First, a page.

Symptoms of Roundworms in Dogs

Roundworms in dogs can be caused by a few different species of parasites. The two main species of roundworm are Toxocara canis and Toxascaris leonine. Both species are usually treated with the same types of medications, but it is important for pet owners to know the symptoms of roundworms in dogs.

Roundworms Explained

Roundworms, also called nematodes, can grow up to five-inches or longer. These parasites, once ingested, will initially live in a dog’s intestines. However, they do not attach themselves to the intestinal wall. Instead they travel from the intestine to other parts of a dog’s body, such as the lungs.

There are several ways in which a dog can become infected with roundworms. Puppies can acquire roundworms from their mother before they are born or afterwards, if they are nursing. An older dog can get roundworms if he eats an animal that is infected with it. A dog that is exposed to or consumes roundworm eggs, which can be found in dirt, can also become infected with the parasite.

Symptoms of Roundworms in Dogs

A dog that is first infected with roundworms may not show any signs of the infection. Dogs with more advanced cases, however, will be symptomatic.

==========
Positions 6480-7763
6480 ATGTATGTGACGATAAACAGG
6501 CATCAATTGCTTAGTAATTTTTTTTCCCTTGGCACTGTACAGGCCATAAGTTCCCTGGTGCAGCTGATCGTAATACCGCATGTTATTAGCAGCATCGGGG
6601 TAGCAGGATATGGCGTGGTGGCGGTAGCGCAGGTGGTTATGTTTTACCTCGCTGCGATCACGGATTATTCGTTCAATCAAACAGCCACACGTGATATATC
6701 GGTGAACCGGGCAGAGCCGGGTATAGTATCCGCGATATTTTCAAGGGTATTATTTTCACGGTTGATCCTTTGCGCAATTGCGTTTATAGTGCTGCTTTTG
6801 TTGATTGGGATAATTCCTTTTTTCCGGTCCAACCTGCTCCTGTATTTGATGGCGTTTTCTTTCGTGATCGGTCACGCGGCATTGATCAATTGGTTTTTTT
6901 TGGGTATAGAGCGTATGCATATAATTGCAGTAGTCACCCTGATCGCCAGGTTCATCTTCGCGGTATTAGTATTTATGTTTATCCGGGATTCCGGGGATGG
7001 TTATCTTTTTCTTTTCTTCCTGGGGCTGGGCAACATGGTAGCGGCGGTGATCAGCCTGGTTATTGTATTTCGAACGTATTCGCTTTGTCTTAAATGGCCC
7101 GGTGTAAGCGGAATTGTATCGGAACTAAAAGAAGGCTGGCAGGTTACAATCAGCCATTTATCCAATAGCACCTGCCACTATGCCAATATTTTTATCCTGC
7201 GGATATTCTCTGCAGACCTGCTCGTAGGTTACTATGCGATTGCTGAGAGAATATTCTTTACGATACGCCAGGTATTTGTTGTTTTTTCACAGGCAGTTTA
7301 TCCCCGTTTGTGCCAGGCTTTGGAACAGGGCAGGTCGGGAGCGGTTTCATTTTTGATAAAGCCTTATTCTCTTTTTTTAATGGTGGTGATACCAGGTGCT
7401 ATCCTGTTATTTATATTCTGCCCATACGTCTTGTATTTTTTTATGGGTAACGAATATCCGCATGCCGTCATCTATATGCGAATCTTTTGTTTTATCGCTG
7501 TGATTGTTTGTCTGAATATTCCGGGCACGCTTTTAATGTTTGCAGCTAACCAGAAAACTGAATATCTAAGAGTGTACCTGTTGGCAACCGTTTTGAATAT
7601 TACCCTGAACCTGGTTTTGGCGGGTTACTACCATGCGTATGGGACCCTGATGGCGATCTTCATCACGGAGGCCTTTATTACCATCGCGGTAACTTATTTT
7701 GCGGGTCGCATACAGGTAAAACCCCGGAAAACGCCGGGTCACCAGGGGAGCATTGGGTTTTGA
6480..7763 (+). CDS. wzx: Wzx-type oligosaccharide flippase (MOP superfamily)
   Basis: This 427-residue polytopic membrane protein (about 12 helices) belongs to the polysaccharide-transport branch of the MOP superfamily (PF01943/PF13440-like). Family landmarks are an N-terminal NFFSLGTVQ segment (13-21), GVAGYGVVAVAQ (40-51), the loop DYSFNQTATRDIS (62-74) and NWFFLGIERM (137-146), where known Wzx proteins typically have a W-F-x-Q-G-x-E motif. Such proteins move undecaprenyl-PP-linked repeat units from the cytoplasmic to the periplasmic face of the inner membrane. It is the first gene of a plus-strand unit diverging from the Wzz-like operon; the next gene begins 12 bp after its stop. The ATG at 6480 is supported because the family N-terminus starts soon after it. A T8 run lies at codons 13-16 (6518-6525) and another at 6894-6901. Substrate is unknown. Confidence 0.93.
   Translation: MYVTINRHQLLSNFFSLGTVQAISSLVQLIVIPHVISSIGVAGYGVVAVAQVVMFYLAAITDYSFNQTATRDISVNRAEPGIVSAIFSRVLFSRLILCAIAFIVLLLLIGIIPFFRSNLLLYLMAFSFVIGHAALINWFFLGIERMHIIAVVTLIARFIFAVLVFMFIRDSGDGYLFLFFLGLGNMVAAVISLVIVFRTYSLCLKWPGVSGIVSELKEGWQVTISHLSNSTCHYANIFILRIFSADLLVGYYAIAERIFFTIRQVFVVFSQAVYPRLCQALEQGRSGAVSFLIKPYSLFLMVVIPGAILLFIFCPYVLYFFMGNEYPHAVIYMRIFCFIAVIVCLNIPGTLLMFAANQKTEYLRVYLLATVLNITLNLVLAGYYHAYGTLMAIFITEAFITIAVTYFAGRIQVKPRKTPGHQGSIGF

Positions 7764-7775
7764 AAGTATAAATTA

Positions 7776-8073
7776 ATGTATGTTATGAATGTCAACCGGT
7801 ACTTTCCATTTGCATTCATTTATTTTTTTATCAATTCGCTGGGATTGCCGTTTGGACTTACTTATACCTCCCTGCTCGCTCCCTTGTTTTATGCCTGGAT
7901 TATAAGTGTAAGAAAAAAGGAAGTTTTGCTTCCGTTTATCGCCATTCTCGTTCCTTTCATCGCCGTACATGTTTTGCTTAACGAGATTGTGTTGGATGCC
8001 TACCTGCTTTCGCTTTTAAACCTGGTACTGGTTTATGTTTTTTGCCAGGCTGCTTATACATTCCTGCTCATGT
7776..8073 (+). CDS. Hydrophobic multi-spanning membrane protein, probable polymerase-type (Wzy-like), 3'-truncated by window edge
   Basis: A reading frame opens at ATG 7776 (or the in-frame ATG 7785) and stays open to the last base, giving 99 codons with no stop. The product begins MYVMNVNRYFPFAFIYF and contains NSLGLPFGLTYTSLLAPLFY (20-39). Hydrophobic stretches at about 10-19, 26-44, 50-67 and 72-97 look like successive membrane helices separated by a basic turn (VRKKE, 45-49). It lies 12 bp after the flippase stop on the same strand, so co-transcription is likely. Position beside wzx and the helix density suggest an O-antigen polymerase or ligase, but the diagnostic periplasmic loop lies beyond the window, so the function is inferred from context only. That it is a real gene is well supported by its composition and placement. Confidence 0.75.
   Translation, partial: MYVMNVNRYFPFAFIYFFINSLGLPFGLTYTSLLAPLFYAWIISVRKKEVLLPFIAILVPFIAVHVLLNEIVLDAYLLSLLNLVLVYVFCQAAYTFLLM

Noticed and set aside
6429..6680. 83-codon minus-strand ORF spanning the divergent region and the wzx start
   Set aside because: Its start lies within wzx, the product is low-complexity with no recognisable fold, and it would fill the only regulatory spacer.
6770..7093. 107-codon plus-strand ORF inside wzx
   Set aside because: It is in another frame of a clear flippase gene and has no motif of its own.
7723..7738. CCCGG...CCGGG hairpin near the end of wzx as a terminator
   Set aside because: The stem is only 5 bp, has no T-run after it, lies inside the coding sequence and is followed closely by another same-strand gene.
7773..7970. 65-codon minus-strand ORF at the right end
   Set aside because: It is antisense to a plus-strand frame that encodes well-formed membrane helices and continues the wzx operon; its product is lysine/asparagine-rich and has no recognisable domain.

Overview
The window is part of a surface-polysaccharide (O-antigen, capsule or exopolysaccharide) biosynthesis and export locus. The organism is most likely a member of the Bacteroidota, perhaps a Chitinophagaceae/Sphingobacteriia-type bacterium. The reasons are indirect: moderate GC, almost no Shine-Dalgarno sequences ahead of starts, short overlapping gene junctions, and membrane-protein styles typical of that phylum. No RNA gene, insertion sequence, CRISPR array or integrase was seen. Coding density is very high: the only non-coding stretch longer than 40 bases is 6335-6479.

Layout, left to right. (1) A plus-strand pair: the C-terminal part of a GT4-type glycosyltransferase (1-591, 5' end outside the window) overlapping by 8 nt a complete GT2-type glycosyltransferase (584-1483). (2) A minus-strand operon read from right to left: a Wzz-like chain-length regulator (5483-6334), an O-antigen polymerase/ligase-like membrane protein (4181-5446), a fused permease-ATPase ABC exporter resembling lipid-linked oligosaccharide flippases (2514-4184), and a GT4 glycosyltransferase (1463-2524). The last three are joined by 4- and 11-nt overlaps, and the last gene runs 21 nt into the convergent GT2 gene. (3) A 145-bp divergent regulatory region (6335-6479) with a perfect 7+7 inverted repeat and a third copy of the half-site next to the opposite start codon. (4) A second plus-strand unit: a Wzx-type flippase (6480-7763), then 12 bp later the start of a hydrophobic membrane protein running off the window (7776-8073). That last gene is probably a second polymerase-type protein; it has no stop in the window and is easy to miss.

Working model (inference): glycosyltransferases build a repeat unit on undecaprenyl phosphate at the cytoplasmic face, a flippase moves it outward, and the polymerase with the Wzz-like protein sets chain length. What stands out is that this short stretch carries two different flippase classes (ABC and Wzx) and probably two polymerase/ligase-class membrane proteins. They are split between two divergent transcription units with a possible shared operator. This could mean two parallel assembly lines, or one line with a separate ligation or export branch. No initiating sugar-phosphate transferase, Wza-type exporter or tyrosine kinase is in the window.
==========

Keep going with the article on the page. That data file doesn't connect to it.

One of the most obvious signs a dog is infected with roundworms is seeing the worm or larvae in a dog’s stool, urine, vomit or saliva. Roundworm eggs can only be seen under a microscope and is only found in a dog’s feces.

A dog’s stool will be irregular and he may have a lot of gas. Aside from seeing the adult worm or larvae, a dog owner may also notice the stool is darker in color, is bloody, or the dog has irregular bowel functions. Dogs with roundworm usually have diarrhea. The severity of the diarrhea will depend upon the progression of the parasitic infection.

Once becoming infected with roundworm, a dog will lose his appetite and gradually lose weight. After not eating enough nutrients for a certain period of time, a dog can become malnourished, weak, and not want to do the activities he once enjoyed.

Coughing and difficulty breathing is often noticed in a dog that has had roundworms travel to the lungs. A dog may cough so hard that a worm is ejected from the lungs. The worm will look white and resemble spaghetti. A dog may cough so hard that he vomits, which can also eject roundworms from his body. Vomiting may also be a result of any stomach upsets the parasite has caused.

Dogs severely infected with roundworms will have a distended stomach, which may look like a pot-belly. If this is the case, the infection has advanced to the point that the dog will need immediate attention from a veterinarian.

Roundworms can also cause a dog to develop a urinary tract infection. If so, a dog will urinate often and may have to strain to do so.

Roundworms in dogs are relatively easy to treat, especially if the parasitic infection is caught early. It is important for dog owners to be aware of the symptoms so treatment can promptly begin.